What is Liquidity and Risk Management in Treasury?
Liquidity risk management is a sub-function of treasury management. It’s concerned with managing risks to liquidity and works hand-in-hand with the cash and liquidity management function to ensure that the business always has enough cash to meet its financial obligation.
Whilst the cash and liquidity management function helps to achieve this is by monitoring and managing working capital, the risk management function is concerned with assessing and managing risks to liquidity. Together, these two roles help to protect the business from shortfalls and the costs of borrowing.
In today’s global marketplace, risk management has taken on an even more important role as businesses are more frequently exposed to foreign exchange rate movements. Indeed, liquidity risk management is arguably one of the most important functions of the treasury department.
TFG has prepared this introductory guide to liquidity risk management to help you understand the basics of this vital role.
What are the Key Risks That Businesses Face?
There are four main types of risks faced by businesses: business risks, operational risks, compliance risks, and financial risks.
Of these four key types, treasury risk management is specifically concerned with financial risk. We can further subcategorise financial risk/treasury risk into the following categories:
- Liquidity risk
- Counterparty risk
- Market/currency risk
- Operational risk
Here is a diagram to illustrate this:
Liquidity Risk Management
There are many different sources of liquidity and each of these comes with its own set of risks. The job of the liquidity and risk management function is to assess and manage these risks effectively. But how is this achieved?
Well, the first step is ensuring that information on the amount of the amount of liquidity available – and forecasts of how much will be available in the future – is as accurate and complete as possible.
This information can then be used to minimise risks, which may include tasks such as maintaining a sufficient liquidity buffer, monitoring expected cash flows and applying corrective action to fix any variation, intraday position reporting, and setting up contingency plans.
Counterparty Risk Management
All types of funding come with some level of risk. Working with financial institutions and banks means accepting the risk that this third party will default on their financial obligations to your company. For example, if your company has deposited funds in a bank or invested in a different company, and that bank or company fails, those funds could be lost.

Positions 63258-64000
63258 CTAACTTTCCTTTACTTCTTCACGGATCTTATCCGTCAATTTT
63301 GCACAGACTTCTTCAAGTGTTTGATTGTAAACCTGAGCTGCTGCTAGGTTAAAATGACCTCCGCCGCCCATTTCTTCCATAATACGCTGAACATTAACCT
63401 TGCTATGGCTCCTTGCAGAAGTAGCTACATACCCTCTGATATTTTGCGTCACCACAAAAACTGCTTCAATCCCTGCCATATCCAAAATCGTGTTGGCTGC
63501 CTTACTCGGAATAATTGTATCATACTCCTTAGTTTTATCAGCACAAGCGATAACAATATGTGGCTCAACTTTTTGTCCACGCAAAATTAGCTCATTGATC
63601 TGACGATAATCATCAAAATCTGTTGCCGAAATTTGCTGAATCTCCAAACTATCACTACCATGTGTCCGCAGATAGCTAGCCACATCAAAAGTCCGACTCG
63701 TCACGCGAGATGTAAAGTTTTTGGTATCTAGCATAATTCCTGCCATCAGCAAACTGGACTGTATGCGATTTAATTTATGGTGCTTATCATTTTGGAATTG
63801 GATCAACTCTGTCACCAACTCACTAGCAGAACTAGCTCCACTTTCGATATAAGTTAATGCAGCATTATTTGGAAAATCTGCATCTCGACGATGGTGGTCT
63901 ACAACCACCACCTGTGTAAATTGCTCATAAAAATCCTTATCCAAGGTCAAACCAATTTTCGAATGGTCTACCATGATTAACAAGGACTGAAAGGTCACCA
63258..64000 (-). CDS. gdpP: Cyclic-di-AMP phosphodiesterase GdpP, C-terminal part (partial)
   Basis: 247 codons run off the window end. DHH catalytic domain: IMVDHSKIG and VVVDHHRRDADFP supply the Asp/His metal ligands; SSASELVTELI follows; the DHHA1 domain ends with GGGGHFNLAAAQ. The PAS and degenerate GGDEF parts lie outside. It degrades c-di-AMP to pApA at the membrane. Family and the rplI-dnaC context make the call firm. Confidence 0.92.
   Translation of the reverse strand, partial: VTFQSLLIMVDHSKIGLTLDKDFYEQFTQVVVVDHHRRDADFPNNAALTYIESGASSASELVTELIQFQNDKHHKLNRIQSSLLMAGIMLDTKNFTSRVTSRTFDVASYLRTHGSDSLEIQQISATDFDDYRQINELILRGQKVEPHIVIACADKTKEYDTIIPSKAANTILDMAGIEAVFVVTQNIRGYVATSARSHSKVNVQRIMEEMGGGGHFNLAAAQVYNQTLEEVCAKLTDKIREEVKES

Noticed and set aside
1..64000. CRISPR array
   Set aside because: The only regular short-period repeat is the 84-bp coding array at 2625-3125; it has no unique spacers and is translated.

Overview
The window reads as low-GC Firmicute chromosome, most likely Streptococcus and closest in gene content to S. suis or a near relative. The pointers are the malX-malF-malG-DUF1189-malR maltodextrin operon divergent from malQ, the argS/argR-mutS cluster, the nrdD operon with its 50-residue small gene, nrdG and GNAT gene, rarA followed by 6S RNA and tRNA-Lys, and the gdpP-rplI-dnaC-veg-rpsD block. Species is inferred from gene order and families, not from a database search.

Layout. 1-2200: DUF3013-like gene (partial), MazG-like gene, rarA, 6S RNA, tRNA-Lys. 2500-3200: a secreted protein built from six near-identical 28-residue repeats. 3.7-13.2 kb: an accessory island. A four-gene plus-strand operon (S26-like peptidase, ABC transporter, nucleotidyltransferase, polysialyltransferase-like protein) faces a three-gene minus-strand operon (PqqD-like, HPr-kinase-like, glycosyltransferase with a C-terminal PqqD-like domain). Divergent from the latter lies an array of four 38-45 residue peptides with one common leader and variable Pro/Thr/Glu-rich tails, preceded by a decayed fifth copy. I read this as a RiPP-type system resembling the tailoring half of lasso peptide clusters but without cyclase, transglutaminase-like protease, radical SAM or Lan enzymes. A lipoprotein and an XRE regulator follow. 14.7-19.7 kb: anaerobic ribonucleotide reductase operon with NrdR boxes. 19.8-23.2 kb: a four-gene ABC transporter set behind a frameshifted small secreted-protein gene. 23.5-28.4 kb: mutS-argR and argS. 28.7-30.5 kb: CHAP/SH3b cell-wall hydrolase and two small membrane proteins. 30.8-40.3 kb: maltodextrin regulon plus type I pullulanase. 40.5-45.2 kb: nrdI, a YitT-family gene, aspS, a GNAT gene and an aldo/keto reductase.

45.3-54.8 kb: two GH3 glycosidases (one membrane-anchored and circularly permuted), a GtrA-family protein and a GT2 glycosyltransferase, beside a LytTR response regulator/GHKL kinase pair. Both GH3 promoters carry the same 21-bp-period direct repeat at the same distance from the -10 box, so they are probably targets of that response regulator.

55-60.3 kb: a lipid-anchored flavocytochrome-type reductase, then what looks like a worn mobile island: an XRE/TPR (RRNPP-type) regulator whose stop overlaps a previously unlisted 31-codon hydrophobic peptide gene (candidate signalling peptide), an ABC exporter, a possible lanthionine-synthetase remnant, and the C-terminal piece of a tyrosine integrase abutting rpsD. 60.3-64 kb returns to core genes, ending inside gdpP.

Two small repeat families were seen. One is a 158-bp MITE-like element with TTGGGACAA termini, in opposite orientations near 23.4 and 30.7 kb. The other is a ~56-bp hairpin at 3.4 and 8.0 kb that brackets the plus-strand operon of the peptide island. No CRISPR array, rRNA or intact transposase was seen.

This is known as counterparty risk and is something the treasury department has to contend with in order to prevent it from having a damaging effect on the cash flow of the business.
Managing counterparty risk involves creating careful and considered policies regarding investments and deposits. It also includes monitoring and assessing your borrowing agreements and debt relationships with financial institutions and lenders.
If the company uses trade financing for working capital, it will also involve managing the risk that the trade financier will fail on their obligation to pay a final invoice balance. To do this, it’s important to carry out thorough credit checks on your trade financier, ensure you have adequate legal recourse, and potentially take out insurance against the loss of payment.
Currency Risk Management
The global consumer marketplace is expanding. As more and more developing economies go online, businesses are able to sell online directly to the end consumer without establishing a local subsidiary in their target market.
As such, businesses are engaging in cross-border transactions more frequently. Whilst this provides opportunity for huge growth in sales, it also brings certain challenges – namely, the challenge of FX (Foreign Exchange) risk management.
The goal of FX risk management is to minimise the potential of incurring currency losses caused by exchange rate movements. Different businesses choose to manage currency risk in different ways.
Some companies may choose to ignore FX risk as per customer net revenue isn’t one of their primary objectives. Others negate the risk entirely by only accepting payment in their functional currency.
The latter approach has the disadvantage of limiting sales as it fails to give off the impression that the products being sold are local, whereas the former may lead to monetary losses due to the devaluation of the foreign currency in relation to the company’s functional currency.
Others still aim to get the best of both and balance both risk and reward by monitoring exchange rate movements themselves and adapting their pricing to account for this. This allows them to manage FX risk whilst still using local currency pricing.
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